By Emmanuel Oloniruha
The Nigeria Governors’ Forum (NGF), has expressed worry over the preponderance of medical doctors seeking greener pastures abroad, to the detriment of the country.
Chairman of the Forum, Gov. Aminu Tambuwal, expressed the concern when he paid the Minister of Health (FMOH), Dr. Osagie Ehanire, a courtesy visit in Abuja.
In a statement signed by Mhuhammad Bello, Tambuwal’s Special Adviser, Media and Publicity on Sunday in Abuja, the governor therefore, called for urgent measures to tackle the menace.
“We are witnessing brain drain over the years. It is alarming. And, I believe it has something to do with the welfare of the medical personnel.
“I urge the Federal Government to do something about this urgently,” he said.
The NGF chairman also urged the Federal Government to ramp up drive for the realisation of the 25 per cent needed to ensure universal healthcare coverage for all Nigerians, under the Basic Healthcare Provision Fund (BHCPF).
According to him, the governors are desirous of building a resilient healthcare platform, committed to routine immunisation and total eradication of polio, in collaboration with global and local partners.
He, however, said their efforts would come to naught if the alarming trend continued unchecked.
“There are challenges, but a lot has been achieved, particularly in the effort to tackle the COVID-19 pandemic, which made Nigeria to come fourth, out of 54 African countries, under the Global Health Security Index for 2021.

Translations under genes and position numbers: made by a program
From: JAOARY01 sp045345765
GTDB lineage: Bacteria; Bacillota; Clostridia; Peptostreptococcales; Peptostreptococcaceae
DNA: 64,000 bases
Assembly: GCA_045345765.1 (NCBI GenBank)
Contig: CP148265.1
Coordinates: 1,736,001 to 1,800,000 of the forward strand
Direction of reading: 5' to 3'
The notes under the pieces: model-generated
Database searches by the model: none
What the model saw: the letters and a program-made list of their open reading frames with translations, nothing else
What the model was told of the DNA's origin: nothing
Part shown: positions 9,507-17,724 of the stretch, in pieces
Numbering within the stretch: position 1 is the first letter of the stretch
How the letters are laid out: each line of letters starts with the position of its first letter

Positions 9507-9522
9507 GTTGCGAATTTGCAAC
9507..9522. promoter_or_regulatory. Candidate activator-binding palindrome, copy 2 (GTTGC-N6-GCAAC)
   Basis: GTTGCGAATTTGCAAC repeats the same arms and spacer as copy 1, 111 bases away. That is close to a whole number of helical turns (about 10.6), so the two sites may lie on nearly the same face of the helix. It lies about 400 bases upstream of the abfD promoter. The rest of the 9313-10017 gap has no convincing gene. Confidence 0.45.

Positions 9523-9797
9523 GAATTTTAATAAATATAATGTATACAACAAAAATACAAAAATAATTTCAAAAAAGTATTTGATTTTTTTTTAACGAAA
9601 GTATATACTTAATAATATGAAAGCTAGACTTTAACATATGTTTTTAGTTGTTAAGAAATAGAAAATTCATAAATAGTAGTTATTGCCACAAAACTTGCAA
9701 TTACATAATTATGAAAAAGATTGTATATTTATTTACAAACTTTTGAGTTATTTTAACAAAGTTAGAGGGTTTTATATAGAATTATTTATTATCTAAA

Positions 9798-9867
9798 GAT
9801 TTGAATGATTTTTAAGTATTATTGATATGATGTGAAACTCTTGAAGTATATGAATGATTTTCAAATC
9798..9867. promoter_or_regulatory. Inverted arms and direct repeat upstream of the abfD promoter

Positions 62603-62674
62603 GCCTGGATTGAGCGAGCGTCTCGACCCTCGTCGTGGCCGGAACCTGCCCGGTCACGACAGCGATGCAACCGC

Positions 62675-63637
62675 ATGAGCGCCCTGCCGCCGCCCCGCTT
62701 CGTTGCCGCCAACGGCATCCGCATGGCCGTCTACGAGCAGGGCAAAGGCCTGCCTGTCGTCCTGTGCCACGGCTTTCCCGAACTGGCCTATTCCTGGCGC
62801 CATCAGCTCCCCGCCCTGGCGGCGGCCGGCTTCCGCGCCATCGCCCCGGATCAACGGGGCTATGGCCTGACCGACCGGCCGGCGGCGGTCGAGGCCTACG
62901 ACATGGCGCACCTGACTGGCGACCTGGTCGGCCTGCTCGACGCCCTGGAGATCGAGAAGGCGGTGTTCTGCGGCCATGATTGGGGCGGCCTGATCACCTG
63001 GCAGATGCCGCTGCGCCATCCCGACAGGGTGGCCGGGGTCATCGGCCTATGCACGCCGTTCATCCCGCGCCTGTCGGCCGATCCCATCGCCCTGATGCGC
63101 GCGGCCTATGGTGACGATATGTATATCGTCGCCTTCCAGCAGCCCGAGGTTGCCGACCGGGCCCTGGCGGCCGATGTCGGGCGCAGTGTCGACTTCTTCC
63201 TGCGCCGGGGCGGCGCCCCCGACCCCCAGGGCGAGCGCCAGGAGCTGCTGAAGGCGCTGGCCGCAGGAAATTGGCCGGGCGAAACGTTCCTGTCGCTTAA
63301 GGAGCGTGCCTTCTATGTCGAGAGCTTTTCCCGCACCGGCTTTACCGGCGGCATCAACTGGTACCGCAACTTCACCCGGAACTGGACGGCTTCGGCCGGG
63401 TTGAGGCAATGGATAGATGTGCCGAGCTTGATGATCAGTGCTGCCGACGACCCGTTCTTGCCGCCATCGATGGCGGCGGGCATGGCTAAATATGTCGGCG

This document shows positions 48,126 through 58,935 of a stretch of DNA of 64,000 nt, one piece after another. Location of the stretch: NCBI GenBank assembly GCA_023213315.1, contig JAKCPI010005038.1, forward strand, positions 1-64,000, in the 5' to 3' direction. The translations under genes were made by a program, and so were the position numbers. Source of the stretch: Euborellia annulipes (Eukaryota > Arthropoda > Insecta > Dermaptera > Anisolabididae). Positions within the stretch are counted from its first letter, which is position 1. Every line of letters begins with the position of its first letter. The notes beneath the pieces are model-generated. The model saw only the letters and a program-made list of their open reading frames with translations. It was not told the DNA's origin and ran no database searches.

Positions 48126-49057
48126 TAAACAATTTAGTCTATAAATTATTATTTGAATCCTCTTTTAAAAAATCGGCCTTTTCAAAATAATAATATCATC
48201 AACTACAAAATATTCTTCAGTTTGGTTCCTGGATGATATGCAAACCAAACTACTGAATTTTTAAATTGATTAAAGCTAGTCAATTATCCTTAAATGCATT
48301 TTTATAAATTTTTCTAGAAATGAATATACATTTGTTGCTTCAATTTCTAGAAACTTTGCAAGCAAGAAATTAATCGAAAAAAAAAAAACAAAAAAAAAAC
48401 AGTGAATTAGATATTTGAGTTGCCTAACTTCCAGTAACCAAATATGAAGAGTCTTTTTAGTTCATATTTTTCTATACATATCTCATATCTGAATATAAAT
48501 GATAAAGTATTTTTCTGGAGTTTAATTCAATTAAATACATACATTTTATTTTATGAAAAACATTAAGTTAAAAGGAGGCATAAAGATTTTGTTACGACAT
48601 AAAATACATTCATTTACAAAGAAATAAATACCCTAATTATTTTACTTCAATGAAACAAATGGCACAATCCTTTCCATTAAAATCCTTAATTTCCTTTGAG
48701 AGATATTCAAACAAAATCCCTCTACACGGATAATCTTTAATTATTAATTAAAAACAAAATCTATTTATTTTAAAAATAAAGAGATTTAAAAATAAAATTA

While commending the Federal Government for the initiative of setting up the BHCPF, Tambuwal emphasised that the momentum of making the fund realistic, should not be slowed down.
He assured the government and the FMOH of transparency and accountability in the management of the fund by states, pointing out however, that disbursement by the forum would be based on performance of the recipient states.
“Health remains our priority as governors with a focus on building a resilient healthcare platform, committed to routine immunisation and total eradication of polio in the country.
Ehanire, in his remarks, corroborated the governor on the issue of brain drain, noting that 3000 medical doctors graduated annually in the country.
According to the minister however, out of the number, 1000 leave the country every year.
He said this was in spite of the Federal Government’s efforts at creating more space to employ these personnel in the face of growing demands for higher remuneration.
“Out of the medical doctors, those who are less likely to stay back in the country, and for whom the incentive to do so is abysmal, are experienced consultants.
“They are the ones we are more worried about because it takes a lot of money to train them, and it is difficult to meet their expectations.”
The minister urged other state governors to emulate Sokoto State Government, which according to him dedicate a lot of resources to training medical doctors, who are subsequently employed by the government. (NAN) (www.nannews.ng)
Edited by Nyisom Fiyigon Dore